If no columns are selected (perhaps due to an earlier `step_zv()`

), the `bake()`

and `juice()`

functions will return the data as-is (e.g. with no dummy variables).

Finally, `step_dummy()`

has an option called `preserve`

that can be used to keep the original column that are being used to create the dummy variables.

Creating interactions with recipes requires the use of a model formula, such as

```
iris_int <-
iris_rec %>%
step_interact( ~ Sepal.Width:Sepal.Length) %>%
prep(training = iris)
summary(iris_int)
#> # A tibble: 7 x 4
#> variable type role source
#> <chr> <chr> <chr> <chr>
#> 1 Sepal.Length numeric predictor original
#> 2 Sepal.Width numeric predictor original
#> 3 Petal.Length numeric predictor original
#> 4 Petal.Width numeric predictor original
#> 5 Species nominal predictor original
#> 6 original nominal predictor original
#> 7 Sepal.Width_x_Sepal.Length numeric predictor derived
```

In R model formulae, using a `*`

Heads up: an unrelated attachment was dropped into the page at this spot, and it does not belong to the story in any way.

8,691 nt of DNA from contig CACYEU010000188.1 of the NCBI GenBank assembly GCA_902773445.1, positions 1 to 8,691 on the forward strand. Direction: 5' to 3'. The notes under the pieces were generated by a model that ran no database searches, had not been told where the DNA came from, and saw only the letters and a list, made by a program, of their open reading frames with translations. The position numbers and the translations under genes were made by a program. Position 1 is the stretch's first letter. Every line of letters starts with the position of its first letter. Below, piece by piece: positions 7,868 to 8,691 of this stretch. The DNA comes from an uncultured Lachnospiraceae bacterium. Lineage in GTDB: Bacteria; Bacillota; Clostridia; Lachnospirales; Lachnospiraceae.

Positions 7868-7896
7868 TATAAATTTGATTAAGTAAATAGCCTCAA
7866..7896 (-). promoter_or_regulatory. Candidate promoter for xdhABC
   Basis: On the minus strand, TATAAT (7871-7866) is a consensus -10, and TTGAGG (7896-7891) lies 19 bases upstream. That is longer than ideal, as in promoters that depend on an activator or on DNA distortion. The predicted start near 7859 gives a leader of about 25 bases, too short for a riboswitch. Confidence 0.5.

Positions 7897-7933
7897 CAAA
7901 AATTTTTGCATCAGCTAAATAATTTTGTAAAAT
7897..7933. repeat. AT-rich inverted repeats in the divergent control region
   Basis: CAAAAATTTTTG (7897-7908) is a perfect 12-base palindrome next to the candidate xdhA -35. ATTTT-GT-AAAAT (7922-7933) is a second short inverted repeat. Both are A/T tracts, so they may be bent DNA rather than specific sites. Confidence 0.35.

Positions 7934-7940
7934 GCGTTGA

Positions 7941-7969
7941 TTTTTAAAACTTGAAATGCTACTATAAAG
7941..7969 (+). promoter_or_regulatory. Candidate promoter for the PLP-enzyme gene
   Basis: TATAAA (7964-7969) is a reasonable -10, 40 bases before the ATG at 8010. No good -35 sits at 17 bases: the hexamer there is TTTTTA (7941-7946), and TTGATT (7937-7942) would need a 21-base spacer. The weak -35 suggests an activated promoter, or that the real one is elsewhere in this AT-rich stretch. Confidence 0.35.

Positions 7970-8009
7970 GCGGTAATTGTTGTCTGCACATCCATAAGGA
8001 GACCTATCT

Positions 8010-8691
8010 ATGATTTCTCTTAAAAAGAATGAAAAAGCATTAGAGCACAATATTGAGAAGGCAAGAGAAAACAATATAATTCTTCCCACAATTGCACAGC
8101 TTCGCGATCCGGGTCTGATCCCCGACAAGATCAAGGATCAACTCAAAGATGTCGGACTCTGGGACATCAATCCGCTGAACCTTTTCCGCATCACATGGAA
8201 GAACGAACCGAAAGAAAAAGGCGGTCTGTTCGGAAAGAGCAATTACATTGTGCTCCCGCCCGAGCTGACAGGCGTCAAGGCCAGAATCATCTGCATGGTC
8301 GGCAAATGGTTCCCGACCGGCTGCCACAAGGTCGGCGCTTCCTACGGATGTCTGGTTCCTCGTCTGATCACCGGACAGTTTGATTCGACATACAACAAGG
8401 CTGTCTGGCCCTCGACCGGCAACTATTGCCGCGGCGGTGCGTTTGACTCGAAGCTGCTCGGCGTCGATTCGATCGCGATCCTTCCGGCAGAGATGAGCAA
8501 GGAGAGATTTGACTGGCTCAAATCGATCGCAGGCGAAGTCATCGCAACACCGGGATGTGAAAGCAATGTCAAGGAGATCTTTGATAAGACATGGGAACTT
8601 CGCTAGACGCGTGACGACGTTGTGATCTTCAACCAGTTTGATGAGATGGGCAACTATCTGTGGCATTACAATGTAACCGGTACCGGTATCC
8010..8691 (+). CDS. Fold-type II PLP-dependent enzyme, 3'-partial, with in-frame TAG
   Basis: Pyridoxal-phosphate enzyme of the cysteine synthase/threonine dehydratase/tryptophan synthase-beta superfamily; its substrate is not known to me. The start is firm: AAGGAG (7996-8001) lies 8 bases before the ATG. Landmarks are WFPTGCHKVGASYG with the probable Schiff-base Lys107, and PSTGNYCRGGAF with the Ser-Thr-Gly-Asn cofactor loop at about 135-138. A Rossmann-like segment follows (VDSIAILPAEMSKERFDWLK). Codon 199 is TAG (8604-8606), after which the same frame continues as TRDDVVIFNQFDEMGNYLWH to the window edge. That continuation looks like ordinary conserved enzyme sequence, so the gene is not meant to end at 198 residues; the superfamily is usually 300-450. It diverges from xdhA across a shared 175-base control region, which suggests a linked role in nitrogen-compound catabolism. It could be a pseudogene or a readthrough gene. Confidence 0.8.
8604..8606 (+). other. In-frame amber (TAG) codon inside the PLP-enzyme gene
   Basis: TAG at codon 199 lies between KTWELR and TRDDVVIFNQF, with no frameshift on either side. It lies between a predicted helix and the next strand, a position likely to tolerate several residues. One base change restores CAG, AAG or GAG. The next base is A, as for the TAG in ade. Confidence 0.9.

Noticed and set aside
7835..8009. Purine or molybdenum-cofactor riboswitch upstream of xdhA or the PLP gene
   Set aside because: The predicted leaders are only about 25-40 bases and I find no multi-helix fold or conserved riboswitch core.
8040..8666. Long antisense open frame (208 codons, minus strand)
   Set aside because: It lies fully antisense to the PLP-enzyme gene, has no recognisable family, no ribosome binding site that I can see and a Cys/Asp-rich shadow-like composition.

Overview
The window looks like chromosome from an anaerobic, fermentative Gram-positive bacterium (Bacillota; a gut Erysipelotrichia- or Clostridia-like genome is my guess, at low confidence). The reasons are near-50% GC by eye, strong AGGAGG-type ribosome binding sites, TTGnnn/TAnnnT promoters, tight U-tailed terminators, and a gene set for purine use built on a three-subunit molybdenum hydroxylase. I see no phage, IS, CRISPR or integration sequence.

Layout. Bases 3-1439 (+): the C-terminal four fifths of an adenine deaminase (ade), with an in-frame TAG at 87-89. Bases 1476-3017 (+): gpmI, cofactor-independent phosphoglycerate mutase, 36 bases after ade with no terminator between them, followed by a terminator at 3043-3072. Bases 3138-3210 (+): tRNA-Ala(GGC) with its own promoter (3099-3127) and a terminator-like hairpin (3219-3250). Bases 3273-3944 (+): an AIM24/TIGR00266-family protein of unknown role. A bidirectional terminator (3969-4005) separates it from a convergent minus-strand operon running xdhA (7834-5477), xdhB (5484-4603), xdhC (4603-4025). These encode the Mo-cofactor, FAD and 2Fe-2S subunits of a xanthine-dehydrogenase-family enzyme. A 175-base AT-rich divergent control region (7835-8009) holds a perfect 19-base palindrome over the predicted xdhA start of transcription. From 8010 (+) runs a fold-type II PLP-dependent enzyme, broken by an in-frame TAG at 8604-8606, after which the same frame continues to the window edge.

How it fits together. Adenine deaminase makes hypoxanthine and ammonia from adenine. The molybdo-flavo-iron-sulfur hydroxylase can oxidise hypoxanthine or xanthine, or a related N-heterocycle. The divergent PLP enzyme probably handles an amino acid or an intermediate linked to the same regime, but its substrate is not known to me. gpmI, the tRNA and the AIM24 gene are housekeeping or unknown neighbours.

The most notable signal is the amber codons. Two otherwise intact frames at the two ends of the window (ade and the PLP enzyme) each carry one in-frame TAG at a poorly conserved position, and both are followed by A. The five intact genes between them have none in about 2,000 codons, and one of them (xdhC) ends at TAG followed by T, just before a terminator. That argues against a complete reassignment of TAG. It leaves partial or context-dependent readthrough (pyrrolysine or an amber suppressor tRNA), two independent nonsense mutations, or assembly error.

between two variables would expand to `a*b = a + b + a:b`

so that the main effects are included. In `step_interact`

, you can do use `*`

, but only the interactions are recorded as columns that needs to be created.

One thing that `recipes`

does differently than base R is to construct the design matrix in sequential iterations. This is relevant when thinking about interactions between continuous and categorical predictors.

For example, if you were to use the standard formula interface, the creation of the dummy variables happens at the same time as the interactions are created:

```
model.matrix(~ Species*Sepal.Length, data = iris) %>%
as.data.frame() %>%
# show a few specific rows
slice(c(1, 51, 101)) %>%
as.data.frame()
#> (Intercept) Speciesversicolor Speciesvirginica Sepal.Length
#> 1 1 0 0 5.1
#> 51 1 1 0 7.0
#> 101 1 0 1 6.3
#> Speciesversicolor:Sepal.Length Speciesvirginica:Sepal.Length
#> 1 0 0.0
#> 51 7 0.0
#> 101 0 6.3
```